Dr. Jill Becker
Biopsychology Area Chair, Patricia Y. Gurin Collegiate Professor of Psychology, Research Professor Psychiatry, Research Professor Molecular and Behavioral Neuroscience Institute, Senior Scholar Neuroscience Program, Reproductive Sciences Program, University of Michigan
Dr. Anton Bespalov
Co-Founder of Pharma Innovation Excellence, Co-Founder of Partnership for Assessment and Accreditation of Scientific Practice
Dr. Larry Cahil
Professor, Neurobiology and Behavior School of Biological Sciences, UC Irvine
Dr. Christina Dalla
Associate Professor, Department of Pharmacology, Medical School, National and Kapodistrian University of Athens, Greece
Dr. Georgia Hodes
Assistant Professor, School of Neuroscience, Virginia Tech
Dr. Mohammed Kabbaj
Professor, Biomedical Sciences Department, College of Medicine, Program in Neuroscience, Florida State University
Dr. Martien Kas
Professor, Behavioral Neuroscience, University of Groningen
Dr. Nikolaos Kokras
Psychiatrist, First Department of Psychiatry, Eginition Hospital & Research Associate, Department of Pharmacology, Medical School National and Kapodistrian University of Athens, Greece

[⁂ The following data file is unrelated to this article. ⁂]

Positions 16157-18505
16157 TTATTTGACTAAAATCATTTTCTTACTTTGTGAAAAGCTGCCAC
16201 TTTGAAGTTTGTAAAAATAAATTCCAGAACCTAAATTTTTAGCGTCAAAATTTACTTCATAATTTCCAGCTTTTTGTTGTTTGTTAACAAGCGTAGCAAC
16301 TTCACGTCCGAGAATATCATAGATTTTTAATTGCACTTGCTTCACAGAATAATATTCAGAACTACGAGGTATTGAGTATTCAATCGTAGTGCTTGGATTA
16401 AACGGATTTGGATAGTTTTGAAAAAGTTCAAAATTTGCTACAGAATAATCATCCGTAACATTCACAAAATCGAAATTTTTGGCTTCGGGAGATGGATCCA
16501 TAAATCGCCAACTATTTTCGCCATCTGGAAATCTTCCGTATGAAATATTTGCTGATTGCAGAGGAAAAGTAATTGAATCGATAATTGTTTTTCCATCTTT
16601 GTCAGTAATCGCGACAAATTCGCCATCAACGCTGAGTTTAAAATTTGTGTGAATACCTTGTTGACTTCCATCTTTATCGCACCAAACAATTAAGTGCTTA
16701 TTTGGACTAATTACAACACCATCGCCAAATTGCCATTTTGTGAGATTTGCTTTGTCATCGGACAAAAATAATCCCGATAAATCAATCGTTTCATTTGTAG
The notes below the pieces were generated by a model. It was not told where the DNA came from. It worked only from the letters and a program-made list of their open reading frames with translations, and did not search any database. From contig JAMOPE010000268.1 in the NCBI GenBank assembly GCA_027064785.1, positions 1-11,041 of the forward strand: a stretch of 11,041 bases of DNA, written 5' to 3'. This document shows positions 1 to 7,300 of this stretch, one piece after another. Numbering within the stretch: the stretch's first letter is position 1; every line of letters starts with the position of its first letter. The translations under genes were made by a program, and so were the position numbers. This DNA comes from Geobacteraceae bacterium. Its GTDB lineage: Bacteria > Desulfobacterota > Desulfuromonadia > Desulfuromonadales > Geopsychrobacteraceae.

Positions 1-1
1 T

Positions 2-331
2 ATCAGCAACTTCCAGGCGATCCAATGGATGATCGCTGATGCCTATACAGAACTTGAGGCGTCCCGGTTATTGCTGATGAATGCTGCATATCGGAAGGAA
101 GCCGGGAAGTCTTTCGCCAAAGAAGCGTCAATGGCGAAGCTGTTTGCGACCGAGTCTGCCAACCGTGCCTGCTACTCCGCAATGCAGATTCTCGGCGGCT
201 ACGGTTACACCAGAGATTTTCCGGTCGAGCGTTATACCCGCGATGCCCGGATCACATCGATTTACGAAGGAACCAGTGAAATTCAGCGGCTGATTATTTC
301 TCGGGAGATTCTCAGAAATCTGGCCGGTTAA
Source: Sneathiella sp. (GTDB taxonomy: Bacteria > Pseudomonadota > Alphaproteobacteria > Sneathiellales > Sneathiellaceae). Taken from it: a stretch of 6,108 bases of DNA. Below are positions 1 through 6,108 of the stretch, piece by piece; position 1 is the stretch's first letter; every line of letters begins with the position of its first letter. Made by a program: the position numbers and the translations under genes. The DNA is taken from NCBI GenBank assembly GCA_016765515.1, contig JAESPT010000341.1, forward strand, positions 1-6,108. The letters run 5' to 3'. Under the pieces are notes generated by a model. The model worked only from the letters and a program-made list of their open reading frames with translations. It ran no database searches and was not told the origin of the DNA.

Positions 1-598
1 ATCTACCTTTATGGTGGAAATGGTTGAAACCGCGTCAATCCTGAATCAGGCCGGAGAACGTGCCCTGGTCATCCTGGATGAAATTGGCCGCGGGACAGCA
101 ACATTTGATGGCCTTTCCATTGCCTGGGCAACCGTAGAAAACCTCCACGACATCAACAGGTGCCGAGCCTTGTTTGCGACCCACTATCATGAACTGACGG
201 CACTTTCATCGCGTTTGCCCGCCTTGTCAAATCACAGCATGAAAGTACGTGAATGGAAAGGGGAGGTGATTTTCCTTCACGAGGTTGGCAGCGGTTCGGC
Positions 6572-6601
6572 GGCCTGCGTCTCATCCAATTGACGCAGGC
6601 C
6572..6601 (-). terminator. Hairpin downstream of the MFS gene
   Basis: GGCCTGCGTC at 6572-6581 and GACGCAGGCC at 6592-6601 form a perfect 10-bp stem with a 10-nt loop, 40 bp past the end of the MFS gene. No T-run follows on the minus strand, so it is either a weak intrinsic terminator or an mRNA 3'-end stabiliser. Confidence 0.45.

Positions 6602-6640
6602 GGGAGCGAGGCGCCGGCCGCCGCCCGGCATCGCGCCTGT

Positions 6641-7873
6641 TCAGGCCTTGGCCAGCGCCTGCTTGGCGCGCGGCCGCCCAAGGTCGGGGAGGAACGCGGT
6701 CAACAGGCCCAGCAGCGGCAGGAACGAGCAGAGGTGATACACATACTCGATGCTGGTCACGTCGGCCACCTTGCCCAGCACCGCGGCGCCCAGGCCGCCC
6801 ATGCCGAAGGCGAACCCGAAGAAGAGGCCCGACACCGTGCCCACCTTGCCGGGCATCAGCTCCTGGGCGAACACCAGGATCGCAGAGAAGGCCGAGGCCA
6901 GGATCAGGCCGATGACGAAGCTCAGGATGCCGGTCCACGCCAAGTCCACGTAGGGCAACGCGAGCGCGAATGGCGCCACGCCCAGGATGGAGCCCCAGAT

Dr. Margaret McCarthy
James & Carolyn Frenkil Dean’s Professor, Chair, Department of Pharmacology, Director for the Program in Neuroscience, University of Maryland School of Medicine
Dr. Rebecca Shansky
Associate Professor, Psychology, Northeastern University College of Science
Dr. Thomas Steckler
Senior Scientific Director, Neuroscience Drug Discovery, Janssen Research and Development
Dr. Jessica Tollkuhn
Assistant Professor, Cold Spring Harbor Laboratory
Dr. Hanno Wurbel
Professor of Animal Welfare, University of Bern
In Memory of Dr. Bruce McEwen
Although he only served as a member of our Scientific Advisory Board for this project for a short time before his untimely passing,
his contributions to the field of sex differences in brain and behavior were pivotal for moving the field forward.
These videos were made possible though a generous grant from the National Institute of General Medicines
(Grant Number: 5 R25 GM133017-03), awarded to Cohen Veterans Bioscience (Principal Investigator: Chantelle Ferland-Beckham, PhD